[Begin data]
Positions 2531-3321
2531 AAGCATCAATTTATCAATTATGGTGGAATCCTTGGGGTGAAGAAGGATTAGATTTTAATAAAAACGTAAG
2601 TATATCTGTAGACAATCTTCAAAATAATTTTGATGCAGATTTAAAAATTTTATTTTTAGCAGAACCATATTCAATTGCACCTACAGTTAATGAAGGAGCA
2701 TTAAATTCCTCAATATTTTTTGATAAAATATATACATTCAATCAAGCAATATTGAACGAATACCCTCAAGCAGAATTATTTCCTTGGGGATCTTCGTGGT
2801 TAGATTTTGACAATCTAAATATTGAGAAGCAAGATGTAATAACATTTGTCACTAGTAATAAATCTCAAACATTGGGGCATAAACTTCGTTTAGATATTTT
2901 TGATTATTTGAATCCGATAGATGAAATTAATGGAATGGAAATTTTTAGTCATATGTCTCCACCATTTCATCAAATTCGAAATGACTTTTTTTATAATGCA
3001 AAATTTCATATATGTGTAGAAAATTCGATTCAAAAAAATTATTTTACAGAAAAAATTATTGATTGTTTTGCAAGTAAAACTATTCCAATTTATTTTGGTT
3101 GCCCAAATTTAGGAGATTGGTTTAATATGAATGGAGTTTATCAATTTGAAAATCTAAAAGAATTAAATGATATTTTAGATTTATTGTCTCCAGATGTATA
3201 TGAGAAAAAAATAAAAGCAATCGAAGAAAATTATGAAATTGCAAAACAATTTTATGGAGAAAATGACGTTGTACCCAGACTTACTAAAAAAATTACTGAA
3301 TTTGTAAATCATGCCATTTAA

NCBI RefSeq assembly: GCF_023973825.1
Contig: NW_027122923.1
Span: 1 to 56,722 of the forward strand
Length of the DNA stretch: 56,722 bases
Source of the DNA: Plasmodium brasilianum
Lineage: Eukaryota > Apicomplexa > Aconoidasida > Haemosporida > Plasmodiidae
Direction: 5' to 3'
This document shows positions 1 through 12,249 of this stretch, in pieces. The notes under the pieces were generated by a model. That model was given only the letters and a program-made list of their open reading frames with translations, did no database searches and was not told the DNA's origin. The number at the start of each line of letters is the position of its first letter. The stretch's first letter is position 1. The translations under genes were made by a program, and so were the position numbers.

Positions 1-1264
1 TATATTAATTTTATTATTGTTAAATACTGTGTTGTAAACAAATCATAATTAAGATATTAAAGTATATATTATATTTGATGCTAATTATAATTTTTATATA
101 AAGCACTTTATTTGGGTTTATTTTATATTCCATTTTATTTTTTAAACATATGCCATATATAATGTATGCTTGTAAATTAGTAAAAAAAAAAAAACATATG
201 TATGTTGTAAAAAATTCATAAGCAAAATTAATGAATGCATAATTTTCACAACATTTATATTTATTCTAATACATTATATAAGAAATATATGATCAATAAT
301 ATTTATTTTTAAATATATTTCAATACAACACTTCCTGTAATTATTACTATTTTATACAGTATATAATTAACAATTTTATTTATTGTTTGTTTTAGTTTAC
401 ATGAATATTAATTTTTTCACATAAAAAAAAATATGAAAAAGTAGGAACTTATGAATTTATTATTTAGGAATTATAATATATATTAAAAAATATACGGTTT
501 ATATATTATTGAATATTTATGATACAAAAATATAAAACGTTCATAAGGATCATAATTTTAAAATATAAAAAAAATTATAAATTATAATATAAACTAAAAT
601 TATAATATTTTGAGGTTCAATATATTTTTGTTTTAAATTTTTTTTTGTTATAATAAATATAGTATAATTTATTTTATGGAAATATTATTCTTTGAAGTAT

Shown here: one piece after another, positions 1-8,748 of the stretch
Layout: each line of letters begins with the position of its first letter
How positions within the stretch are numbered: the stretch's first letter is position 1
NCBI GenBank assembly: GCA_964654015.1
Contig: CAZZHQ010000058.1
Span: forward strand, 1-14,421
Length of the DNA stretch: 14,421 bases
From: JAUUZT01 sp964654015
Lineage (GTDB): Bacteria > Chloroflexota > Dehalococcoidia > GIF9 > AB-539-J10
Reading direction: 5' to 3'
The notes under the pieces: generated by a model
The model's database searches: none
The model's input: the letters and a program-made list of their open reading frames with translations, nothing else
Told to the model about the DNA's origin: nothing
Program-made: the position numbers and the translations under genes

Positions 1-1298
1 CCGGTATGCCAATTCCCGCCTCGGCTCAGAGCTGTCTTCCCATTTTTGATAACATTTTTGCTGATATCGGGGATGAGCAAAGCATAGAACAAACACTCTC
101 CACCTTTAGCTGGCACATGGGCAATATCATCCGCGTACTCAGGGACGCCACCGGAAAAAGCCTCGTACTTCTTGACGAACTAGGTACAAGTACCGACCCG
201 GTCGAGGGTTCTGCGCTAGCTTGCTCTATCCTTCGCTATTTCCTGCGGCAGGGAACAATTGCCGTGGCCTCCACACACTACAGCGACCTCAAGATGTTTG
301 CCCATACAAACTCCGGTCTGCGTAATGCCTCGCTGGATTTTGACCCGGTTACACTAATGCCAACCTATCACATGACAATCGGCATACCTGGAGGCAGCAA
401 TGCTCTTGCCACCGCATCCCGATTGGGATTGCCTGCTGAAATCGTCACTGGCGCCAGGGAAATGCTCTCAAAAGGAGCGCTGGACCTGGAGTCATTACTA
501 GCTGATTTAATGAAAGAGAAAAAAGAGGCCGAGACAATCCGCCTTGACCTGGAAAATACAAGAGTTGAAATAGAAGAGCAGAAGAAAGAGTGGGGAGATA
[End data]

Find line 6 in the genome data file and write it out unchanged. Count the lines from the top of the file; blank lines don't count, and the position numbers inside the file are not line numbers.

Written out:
2901 TGATTATTTGAATCCGATAGATGAAATTAATGGAATGGAAATTTTTAGTCATATGTCTCCACCATTTCATCAAATTCGAAATGACTTTTTTTATAATGCA